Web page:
This marked the beginning of a series of murders that would grip the Frankenstein's family for days on end. According to the letter written by Victor's father, William's body was discovered lying in the field, with marks of a murderer's fingers on his neck. As they headed back home to reunite with family after the sad news, Victor could not help but feel like the most wretched of human beings and considered that he was destined to endure untold pain and anguish (Joan, 1998).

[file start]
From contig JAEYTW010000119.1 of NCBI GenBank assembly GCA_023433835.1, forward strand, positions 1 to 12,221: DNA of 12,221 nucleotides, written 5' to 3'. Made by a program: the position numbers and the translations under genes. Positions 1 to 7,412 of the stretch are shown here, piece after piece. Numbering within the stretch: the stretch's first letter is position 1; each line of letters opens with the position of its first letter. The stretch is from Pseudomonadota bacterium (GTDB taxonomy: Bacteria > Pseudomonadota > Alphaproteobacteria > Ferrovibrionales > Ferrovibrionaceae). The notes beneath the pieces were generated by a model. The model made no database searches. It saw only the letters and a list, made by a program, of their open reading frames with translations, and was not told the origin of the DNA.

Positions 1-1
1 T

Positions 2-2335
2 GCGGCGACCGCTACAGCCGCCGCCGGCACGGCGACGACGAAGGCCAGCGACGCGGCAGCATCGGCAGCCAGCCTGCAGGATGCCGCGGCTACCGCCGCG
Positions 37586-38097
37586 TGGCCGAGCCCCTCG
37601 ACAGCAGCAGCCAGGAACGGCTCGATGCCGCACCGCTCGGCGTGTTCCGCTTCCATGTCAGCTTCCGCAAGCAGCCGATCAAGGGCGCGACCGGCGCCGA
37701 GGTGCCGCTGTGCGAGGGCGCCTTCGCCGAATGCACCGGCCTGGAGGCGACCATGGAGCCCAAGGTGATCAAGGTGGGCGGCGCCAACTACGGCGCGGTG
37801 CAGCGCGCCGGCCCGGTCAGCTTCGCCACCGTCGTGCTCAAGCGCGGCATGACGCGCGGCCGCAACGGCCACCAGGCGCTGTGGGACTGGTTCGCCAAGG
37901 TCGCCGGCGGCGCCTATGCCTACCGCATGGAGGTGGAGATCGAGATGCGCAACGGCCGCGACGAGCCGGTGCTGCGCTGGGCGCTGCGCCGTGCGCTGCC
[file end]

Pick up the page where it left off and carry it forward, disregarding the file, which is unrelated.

At around this time, the monster had found its home in Geneva, close to where Victor's family lived and took its time to observe the lifestyle of the families that live around there. It was at around this time that Justine, the household slave is also murdered as a result of being implicated as the murderer of William. This is because of the monster, after killing William, removed a locket that belonged to Victor's mother from William's pocket and put it in Justine's pocket. It was later revealed that it was not Justine who murdered the young boy, but a monster, but the damage is already done and Justine and died an innocent death. On the realization that the monster is behind the two deaths, Victor retreated to the hills, where he hoped to find peace and forgive himself for creating such a destructive monster. It was up in the mountains that the monster caught up with Victor and promises to leave Geneva to an inhabited land, but if only Victor will create another monster that will keep this one company since it has been rejected by the human kind. On second thought, Victor reasoned that creation of a female monster will give the monster family the ability to procreate and multiply, hence wipe out the human kingdom. He, therefore, refuses to grant the monster its request and actually destroyed the half completed project of creating a female monster and this aggravated it even the more (Joan, 1998).